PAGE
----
the assumption of responsibility for the welfare of the world











2010 June 10


Rights and crime are complementary discourses. One implies the other; one exists in the space partially demarcated by the other. There will surely always be some disagreement about what human rights are, specifically, and perhaps even how they should function, whether as non-negotiable guarantees, as classical theorists such as Thomas Paine and Jean Jaques Rousseau1 suppose, or as an ongoing social negotiation, as Michael Ignatieff suggests recently. But allowing for some distinction of language, we can say that violations of human rights are crimes in the same sense that human rights are rights. Anthony Appiah distinguishes between two kinds of group rights: collective rights belonging to the group as a whole, and membership rights belonging to each individual member by virtue of being a member. In this understanding, human rights are membership rights, belonging to humans by virtue of being human. This contrasts with a conception of rights that exist only because they are protected by the state. It is the state that determines the civil crimes that violate civil rights. The crimes that violate human rights are crimes whether they are prosecuted or even acknowledged by states. To avoid the most dramatic language of human rights, I will call these, where necessary, “human crimes”.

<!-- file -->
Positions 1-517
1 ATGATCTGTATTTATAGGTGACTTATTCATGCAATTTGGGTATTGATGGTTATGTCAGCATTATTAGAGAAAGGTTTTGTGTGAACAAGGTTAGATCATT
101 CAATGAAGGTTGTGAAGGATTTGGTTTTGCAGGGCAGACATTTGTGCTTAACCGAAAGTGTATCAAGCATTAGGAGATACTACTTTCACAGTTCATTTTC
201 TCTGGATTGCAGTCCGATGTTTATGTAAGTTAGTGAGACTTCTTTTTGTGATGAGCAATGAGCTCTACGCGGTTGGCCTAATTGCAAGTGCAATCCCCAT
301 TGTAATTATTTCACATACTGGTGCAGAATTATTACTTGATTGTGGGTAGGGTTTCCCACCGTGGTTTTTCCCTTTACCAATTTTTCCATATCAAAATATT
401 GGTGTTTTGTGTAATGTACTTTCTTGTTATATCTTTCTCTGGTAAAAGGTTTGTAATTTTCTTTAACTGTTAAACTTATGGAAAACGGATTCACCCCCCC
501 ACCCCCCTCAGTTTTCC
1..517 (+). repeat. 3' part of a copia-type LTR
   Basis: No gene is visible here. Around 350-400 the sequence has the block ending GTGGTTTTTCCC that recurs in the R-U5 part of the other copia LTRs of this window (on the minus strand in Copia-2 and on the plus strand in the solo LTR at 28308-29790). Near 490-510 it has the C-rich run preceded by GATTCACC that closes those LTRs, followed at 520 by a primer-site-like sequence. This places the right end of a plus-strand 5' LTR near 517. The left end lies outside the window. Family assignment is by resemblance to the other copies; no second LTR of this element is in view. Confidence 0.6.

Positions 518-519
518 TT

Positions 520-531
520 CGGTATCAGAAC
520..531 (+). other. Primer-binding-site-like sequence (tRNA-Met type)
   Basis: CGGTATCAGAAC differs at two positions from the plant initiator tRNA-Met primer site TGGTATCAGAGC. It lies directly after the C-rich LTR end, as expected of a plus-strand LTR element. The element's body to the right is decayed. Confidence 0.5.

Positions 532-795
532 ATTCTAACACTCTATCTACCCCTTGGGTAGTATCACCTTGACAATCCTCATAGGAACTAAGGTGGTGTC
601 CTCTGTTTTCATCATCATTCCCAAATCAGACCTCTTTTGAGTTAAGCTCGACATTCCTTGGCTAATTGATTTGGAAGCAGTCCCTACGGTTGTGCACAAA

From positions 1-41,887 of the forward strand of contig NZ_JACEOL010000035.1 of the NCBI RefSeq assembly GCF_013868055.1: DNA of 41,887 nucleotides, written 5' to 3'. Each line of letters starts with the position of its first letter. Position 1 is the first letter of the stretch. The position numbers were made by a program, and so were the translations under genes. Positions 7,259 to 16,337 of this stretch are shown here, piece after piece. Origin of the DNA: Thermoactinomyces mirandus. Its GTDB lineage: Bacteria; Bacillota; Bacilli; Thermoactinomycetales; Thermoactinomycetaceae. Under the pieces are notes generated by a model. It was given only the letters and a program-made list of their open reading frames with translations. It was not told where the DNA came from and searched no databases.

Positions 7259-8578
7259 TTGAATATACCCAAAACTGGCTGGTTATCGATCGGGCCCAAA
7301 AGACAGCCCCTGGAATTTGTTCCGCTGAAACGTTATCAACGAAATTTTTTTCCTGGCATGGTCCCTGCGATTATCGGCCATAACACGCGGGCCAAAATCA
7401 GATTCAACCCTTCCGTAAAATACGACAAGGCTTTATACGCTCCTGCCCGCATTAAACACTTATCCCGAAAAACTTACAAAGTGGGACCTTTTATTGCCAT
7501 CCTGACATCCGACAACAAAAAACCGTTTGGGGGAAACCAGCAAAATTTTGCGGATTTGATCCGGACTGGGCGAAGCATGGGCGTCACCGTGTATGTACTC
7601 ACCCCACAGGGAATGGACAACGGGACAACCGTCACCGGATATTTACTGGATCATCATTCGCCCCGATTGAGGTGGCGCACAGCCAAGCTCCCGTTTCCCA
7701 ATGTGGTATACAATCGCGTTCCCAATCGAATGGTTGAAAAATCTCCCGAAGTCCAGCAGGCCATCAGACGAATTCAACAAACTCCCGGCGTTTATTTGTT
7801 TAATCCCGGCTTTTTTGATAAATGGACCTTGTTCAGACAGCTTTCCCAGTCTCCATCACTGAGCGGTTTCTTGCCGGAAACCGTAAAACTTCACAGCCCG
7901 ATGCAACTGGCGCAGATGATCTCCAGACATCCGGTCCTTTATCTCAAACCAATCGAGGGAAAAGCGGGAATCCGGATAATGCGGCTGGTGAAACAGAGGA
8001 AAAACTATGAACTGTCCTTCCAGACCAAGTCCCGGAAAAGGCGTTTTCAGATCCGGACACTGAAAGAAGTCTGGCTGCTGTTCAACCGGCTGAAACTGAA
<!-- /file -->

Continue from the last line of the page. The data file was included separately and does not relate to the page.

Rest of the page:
The alternative term ‘crimes against humanity’ is generally reserved for mass crimes, and occasionally specific atrocities such as torture. Perhaps we should not hesitate to use such dramatic language, though. One of the key understandings of crime, and why crimes are prosecuted and, moreover, prosecuted in the name of the public (the plaintiff in a US criminal trial is always “the people”), is because we believe that a crime against one of us is in a way a crime against all of us, that when a violator deprives one human of rights, it is diminishing the social environment in which we enjoy our rights, and such violations must be prevented for the sake of all. It is in any case understood that a culture of accountability makes each of us safer, and a culture of impunity does the opposite.